FDA approves omega-3 fish-oil medication Vascepa to reduce risk of death in people with high cholesterol
Vascepa could be prescribed to millions of patients.
The Federal Drug Administration announced late last week that a fish-oil-derived medication, Vascepa, had been approved to prevent heart attacks, strokes and death in people who are at high cardiovascular risk.
"The FDA recognizes there is a need for additional medical treatments for cardiovascular disease," said Dr. John Sharretts, acting deputy director of the Division of Metabolism and Endocrinology Products at the FDA’s Center for Drug Evaluation and Research, in a press release. "Today’s approval will give patients with elevated triglycerides and other important risk factors, including heart disease, stroke and diabetes, an adjunctive treatment option that can help decrease their risk of cardiovascular events."
Vascepa, which is the only product made by pharmaceutical company Amarin, could be prescribed to millions of patients. The Centers for Disease Control and Prevention report that nearly 95 million Americans have high cholesterol. High cholesterol is a condition in which increased levels of fats, like LDL-C and triglycerides, build up in the blood and raise the risk of heart disease and stroke.
Heart disease remains the No. 1 cause of death in the United States, and approximately every 40 seconds an American will have a heart attack, according to the American Heart Association.
"I believe this is the biggest thing since statins," Dr. Deepak Bhatt, executive director of the Interventional Cardiovascular Program at Brigham and Women’s Hospital Heart and Vascular Center and professor of medicine at Harvard Medical School, told ABC News. He was involved in the long-term study that showed people with high triglycerides who were taking Vascepa had a 25% reduction in the risk of heart attacks, strokes and death compared to the those who received placebo. Results of the study were published in the New England Journal of Medicine in January 2019.
Vascepa is derived from omega-3 fish oil and is the first of its kind to be approved by the FDA as a prescription. It contains the ingredient icosapent ethyl, which is a highly purified and stable EPA ethylester that has been shown to lower triglyceride levels. Although there are over-the-counter omega-3 oils sold as supplements, Dr. Jennifer Ashton, ABC News’ Chief Medical Correspondent told Good Morning America, "According to The American Heart Association, people should avoid unregulated supplements to treat yourself."
Over-the-counter oils may contain a combination of eicosapentaenoic acid (EPA) and docosahexaenoic acid (DHA). Consuming EPA and DHA combined may reduce blood pressure and reduce the risk of hypertension, a risk factor for coronary heart disease. However, the FDA has concluded that the evidence is inconsistent and inconclusive.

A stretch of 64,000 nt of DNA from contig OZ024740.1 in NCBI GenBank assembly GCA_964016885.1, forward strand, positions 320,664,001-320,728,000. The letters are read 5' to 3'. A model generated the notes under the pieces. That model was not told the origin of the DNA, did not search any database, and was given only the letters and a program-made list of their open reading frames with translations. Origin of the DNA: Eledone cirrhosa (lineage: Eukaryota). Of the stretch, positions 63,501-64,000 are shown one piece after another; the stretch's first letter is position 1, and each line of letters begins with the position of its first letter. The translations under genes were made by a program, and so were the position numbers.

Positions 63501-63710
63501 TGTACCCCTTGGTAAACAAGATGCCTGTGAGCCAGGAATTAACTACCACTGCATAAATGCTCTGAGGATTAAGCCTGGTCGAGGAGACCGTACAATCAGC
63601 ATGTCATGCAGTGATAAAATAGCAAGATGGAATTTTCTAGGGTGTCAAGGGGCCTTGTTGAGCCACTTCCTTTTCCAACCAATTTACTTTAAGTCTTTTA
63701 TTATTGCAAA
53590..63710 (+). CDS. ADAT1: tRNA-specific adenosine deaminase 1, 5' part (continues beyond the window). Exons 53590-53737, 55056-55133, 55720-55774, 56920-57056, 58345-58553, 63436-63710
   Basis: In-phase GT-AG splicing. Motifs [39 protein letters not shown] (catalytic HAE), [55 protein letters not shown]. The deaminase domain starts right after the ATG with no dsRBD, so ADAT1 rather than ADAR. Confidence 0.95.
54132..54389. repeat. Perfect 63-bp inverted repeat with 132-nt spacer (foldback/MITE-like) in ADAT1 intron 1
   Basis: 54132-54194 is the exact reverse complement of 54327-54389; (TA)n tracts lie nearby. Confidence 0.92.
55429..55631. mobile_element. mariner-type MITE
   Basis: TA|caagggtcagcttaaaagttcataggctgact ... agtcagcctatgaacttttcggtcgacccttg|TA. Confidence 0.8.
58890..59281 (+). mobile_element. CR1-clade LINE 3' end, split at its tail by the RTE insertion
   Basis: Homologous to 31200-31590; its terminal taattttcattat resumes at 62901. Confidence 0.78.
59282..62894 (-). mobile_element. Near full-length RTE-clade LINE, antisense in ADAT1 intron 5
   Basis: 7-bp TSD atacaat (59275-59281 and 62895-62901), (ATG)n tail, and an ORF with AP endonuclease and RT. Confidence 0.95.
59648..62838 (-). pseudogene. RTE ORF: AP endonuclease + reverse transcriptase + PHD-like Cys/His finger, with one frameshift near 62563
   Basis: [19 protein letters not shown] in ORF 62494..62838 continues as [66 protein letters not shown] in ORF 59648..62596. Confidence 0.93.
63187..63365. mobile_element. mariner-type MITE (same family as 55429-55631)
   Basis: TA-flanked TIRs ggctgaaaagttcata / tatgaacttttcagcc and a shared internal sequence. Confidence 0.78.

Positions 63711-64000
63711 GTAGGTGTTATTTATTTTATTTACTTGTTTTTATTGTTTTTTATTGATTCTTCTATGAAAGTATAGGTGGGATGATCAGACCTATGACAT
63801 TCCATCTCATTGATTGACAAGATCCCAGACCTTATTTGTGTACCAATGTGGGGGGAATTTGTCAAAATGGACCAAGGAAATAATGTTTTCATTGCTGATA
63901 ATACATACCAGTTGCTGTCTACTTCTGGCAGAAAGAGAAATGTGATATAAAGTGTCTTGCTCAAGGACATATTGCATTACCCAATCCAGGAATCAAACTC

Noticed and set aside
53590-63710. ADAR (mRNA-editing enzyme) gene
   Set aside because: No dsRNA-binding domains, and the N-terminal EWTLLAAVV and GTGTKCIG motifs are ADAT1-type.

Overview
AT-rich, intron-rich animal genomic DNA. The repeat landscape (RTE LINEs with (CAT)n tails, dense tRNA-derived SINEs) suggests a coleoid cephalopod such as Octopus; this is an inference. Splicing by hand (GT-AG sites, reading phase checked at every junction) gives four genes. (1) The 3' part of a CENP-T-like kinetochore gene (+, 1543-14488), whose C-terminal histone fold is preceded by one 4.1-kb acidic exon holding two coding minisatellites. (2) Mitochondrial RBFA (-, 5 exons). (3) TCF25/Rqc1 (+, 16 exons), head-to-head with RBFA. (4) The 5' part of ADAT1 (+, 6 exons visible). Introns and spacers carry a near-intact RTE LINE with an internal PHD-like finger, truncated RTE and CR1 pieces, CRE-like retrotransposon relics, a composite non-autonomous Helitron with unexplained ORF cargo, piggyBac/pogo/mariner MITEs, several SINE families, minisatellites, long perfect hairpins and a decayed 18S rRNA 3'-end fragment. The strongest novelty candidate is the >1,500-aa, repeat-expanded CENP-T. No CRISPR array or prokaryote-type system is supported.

Vascepa sets itself apart because medications that reduce triglyceride levels, such as extended-release niacin and fibrates, have not reduced the rates of cardiovascular events in randomized trials when administered in addition to appropriate medical therapy, including statins, according to the New England Journal.
Researchers are not sure how the mechanism in Vascepa works, but before a doctor can prescribe it there are very specific criteria that a person needs to meet. It is intended only for people with triglycerides over 150 milligrams per deciliter, and the person must currently be on cholesterol-lowering medicine, like a statin, with at least two or more risk factors for cardiovascular disease -- such as smoking, high blood pressure, diabetes or obesity. The medicine is used in addition to a statin. Potential side effects include an abnormal heart rhythm and bleeding.
The retail cost of Vascepa is about $300 a month, according to Amarin, but it is expected to be covered by insurance plans and other payers.
Ian Tink, 69, has high cholesterol, high blood pressure and diabetes and has suffered heart attacks in the past. He recently learned about the drug from his doctor and has been on the medicine for about 10 days because his extremely high triglyceride levels allowed him access before Friday’s approval.
"I expect Vascepa to do well," Tink said. "I have been up against some very serious heart issues, and I have lived with the fact that I am a high-risk patient. Seeing my triglyceride levels come down will be reassuring."
Patients aren't the only one's hopeful about the drug's benefits. The American Heart Association and the American Diabetes Associations have already updated their treatment guidelines to include Vascepa.
Research has shown that Omega-3 fatty acids derived directly from food is known to help heart health, according to Dr. Ashton.
"Two servings a week of natural sources of omega-3 fatty acid including salmon, mackerel, cod and soybeans in recommended by the American Heart Association," she said.
Dr. Blair Chance is a resident physician in preventive medicine at the University of South Carolina and member of the ABC News Medical Unit.